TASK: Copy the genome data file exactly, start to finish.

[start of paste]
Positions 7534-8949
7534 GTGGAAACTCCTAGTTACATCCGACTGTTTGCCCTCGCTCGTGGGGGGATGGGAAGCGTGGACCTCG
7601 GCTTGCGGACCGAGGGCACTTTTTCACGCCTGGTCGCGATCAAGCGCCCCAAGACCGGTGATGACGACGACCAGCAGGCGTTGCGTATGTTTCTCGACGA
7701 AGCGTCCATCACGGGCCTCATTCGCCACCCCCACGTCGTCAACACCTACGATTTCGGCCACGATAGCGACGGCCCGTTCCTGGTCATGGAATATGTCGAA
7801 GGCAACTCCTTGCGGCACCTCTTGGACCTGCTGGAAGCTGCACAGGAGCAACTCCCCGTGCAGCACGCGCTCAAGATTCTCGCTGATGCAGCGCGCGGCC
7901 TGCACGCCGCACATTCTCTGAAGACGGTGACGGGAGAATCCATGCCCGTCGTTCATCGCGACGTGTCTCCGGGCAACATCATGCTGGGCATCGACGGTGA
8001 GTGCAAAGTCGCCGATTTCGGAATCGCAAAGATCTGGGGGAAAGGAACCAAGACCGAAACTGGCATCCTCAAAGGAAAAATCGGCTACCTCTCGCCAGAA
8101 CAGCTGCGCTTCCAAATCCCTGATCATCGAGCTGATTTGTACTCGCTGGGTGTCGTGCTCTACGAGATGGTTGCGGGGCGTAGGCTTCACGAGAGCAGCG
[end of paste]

Positions 7534-8949
7534 GTGGAAACTCCTAGTTACATCCGACTGTTTGCCCTCGCTCGTGGGGGGATGGGAAGCGTGGACCTCG
7601 GCTTGCGGACCGAGGGCACTTTTTCACGCCTGGTCGCGATCAAGCGCCCCAAGACCGGTGATGACGACGACCAGCAGGCGTTGCGTATGTTTCTCGACGA
7701 AGCGTCCATCACGGGCCTCATTCGCCACCCCCACGTCGTCAACACCTACGATTTCGGCCACGATAGCGACGGCCCGTTCCTGGTCATGGAATATGTCGAA
7801 GGCAACTCCTTGCGGCACCTCTTGGACCTGCTGGAAGCTGCACAGGAGCAACTCCCCGTGCAGCACGCGCTCAAGATTCTCGCTGATGCAGCGCGCGGCC
7901 TGCACGCCGCACATTCTCTGAAGACGGTGACGGGAGAATCCATGCCCGTCGTTCATCGCGACGTGTCTCCGGGCAACATCATGCTGGGCATCGACGGTGA
8001 GTGCAAAGTCGCCGATTTCGGAATCGCAAAGATCTGGGGGAAAGGAACCAAGACCGAAACTGGCATCCTCAAAGGAAAAATCGGCTACCTCTCGCCAGAA
8101 CAGCTGCGCTTCCAAATCCCTGATCATCGAGCTGATTTGTACTCGCTGGGTGTCGTGCTCTACGAGATGGTTGCGGGGCGTAGGCTTCACGAGAGCAGCG